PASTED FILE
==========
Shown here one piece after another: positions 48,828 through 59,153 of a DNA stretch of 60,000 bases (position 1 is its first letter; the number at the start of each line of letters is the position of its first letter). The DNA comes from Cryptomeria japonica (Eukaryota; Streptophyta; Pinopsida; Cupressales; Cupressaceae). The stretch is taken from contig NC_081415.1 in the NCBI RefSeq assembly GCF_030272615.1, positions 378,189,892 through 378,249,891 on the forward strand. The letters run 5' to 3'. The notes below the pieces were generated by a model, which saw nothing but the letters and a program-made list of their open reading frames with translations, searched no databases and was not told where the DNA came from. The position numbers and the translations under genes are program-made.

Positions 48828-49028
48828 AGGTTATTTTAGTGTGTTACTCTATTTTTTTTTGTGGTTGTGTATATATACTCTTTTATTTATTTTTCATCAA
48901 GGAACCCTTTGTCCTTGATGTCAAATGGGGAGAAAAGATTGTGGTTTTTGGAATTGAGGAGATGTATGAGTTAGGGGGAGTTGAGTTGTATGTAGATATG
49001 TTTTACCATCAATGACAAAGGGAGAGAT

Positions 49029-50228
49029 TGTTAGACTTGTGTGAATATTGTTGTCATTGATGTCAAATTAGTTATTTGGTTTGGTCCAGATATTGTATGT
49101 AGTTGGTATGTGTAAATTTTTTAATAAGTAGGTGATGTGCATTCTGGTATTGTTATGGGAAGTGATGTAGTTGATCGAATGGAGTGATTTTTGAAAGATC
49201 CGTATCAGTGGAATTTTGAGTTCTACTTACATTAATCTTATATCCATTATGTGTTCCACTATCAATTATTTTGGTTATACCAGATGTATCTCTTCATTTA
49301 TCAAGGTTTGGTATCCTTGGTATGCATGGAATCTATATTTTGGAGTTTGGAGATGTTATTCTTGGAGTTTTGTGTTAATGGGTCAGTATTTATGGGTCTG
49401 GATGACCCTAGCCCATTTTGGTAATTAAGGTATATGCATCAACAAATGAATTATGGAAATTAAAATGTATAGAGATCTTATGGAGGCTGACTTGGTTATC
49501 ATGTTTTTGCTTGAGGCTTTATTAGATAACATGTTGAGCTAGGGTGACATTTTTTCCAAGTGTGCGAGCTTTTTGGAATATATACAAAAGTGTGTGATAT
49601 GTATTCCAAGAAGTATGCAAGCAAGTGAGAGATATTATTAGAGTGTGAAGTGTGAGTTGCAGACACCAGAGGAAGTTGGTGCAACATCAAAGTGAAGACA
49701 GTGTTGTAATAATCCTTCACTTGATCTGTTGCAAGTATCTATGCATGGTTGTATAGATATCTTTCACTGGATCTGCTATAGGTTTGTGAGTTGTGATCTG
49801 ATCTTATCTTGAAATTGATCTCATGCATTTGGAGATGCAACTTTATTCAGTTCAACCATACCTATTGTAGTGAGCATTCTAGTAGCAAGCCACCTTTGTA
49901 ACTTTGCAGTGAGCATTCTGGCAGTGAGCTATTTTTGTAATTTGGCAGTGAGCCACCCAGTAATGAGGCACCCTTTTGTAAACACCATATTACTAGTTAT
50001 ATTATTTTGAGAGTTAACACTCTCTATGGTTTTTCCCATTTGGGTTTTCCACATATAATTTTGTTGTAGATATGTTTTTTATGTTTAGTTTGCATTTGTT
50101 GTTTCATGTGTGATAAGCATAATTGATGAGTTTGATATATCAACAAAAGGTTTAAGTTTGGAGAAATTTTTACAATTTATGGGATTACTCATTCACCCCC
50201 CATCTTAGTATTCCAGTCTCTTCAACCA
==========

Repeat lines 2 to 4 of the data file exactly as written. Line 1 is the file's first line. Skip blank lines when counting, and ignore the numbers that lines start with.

Positions 48828-49028
48828 AGGTTATTTTAGTGTGTTACTCTATTTTTTTTTGTGGTTGTGTATATATACTCTTTTATTTATTTTTCATCAA
48901 GGAACCCTTTGTCCTTGATGTCAAATGGGGAGAAAAGATTGTGGTTTTTGGAATTGAGGAGATGTATGAGTTAGGGGGAGTTGAGTTGTATGTAGATATG